Remarks made by an Adventist pastor condoning marital rape have led to widespread condemnation and outrage. In a sermon titled “Unholy Deadlock or Holy Wedlock,” Dr. Burnett L. Robinson, pastor of the Grand Concourse Seventh-day Adventist Church in the Bronx, New York, gave commentary on what he sees as acceptable for men to do within marriage.
“Wives, you must submit yourself to your husband as unto the Lord,” Robinson said. “And in this matter of submission, I want you to know upfront, ladies, that once you get married, you are no longer your own. You are your husband’s.”
He continued, remarking that he had seen a case on the news where a woman sued her husband for rape.
“I would say to you, gentlemen, the best person to rape is your wife,” Robinson said. “Now it has become legalized, rape.”
Marital rape is not legal. According to the National Center for Victims of Crime, “all states recognize spousal rape as a crime,” though victims often face additional hurdles in pursuing justice. Marital rape is a significant problem in the United States, as the National Resource Center on Domestic Violence estimates that 10-14% of women in the United States have been raped by their husbands.
The backlash against Robinson’s statements spread quickly on social media. Although the Grand Concourse Seventh-day Adventist Church removed Robinson’s sermon from their YouTube channel, Sarah McDugal, an author and abuse recovery coach, published a clip that retained Robinson’s comments. A petition calling for Robinson’s resignation on the website change.org has received over 1,500 signatures as of publication.
On November 22, the Greater New York Conference of Seventh-day Adventists released a statement saying that “Robinson deeply regrets the statement and knows it caused injury and has given an unqualified apology.” The conference said that Robinson had been put on immediate administrative leave.
The North American Division of the Seventh-day Adventist Church added to the statement, saying that it condemns “any form of behavior or rhetoric which perpetrates any type of violence against women.”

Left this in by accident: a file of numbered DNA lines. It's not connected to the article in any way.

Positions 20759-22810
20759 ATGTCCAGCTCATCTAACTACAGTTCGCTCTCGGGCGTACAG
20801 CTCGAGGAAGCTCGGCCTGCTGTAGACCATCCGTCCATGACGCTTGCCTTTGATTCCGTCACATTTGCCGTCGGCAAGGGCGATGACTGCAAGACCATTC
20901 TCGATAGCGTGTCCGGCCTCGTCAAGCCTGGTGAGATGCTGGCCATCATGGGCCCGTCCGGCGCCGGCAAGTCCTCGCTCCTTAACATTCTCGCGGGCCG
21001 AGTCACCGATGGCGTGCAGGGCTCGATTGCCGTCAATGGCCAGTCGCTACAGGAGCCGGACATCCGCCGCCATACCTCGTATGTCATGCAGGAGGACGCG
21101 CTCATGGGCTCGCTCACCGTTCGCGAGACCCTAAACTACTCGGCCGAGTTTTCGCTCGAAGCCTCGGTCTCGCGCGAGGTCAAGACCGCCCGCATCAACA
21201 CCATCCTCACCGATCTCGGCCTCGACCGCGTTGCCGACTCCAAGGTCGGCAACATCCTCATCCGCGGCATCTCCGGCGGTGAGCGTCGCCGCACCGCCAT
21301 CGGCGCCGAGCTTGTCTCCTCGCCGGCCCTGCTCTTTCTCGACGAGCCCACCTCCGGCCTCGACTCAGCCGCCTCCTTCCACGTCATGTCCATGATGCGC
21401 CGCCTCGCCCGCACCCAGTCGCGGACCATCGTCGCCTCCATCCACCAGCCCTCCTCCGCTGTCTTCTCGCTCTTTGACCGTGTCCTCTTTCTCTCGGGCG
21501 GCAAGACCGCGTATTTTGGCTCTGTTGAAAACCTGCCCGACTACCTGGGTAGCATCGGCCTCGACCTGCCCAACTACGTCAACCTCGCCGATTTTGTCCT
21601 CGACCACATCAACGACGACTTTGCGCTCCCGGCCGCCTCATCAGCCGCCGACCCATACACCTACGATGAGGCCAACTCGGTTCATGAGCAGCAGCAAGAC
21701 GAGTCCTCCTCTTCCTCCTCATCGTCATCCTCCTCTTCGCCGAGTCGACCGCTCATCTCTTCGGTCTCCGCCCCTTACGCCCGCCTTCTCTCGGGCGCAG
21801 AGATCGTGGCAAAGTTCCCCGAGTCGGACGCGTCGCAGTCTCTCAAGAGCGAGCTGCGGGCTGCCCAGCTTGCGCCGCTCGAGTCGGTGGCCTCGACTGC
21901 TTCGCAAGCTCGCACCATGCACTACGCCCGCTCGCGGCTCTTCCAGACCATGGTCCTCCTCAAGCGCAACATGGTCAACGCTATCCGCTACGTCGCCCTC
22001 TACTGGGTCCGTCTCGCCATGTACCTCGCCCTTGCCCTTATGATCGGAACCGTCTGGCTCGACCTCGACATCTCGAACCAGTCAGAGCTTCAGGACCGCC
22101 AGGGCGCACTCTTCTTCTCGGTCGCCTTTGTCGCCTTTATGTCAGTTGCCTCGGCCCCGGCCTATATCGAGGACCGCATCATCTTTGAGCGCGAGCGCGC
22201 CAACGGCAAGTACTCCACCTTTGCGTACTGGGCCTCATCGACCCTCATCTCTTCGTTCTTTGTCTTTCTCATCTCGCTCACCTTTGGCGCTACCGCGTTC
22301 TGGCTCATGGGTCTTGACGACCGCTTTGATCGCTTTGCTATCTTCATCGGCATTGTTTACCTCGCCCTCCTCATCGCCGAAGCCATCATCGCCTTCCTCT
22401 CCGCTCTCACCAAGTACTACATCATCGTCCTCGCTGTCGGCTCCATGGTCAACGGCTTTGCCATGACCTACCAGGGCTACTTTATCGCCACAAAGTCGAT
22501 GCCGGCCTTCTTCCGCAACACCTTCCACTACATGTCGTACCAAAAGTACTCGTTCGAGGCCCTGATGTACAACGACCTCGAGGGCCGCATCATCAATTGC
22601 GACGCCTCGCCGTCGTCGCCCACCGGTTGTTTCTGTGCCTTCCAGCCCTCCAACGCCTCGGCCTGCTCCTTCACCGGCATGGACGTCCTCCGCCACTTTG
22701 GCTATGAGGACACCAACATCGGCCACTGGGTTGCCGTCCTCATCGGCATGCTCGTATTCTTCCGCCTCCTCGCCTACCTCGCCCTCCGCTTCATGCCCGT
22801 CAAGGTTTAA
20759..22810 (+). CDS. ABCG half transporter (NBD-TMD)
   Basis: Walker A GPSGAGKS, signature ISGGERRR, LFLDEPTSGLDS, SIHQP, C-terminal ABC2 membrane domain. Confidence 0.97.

When reached for comment on November 23, a representative for the Greater New York Conference said that the organization had no further comment beyond the published statement. The North American Division, when reached for comment, said that it also had no further comment.
While the condemnation of Robinson’s specific comments has been swift and universal, other Adventist church members and pastors have raised concerns that there are more pervasive theological beliefs that can lead to the type of thinking espoused by Robinson.
“This is the rotten fruit of [the] teaching that puts men in authority over women and tells women they must submit or they are sinning,” wrote Pastor Matthew Shallenberger on his Facebook page. “If we are serious about putting an end to the epidemic of abuse in our churches, we must demolish the bad theology that tolerates it and even condones it.”
Although Robinson has been put on leave, there is no word from the Greater New York Conference—Robinson’s direct employer—about his future employment status or other disciplinary action.
Alex Aamodt is interim managing editor of SpectrumMagazine.org and the Roy Branson Investigative Reporter for Spectrum. You can contact him here.
Title image: Pastor Burnett L. Robinson gives a recent sermon, screenshot from Grand Concourse Seventh-day Adventist Church on YouTube
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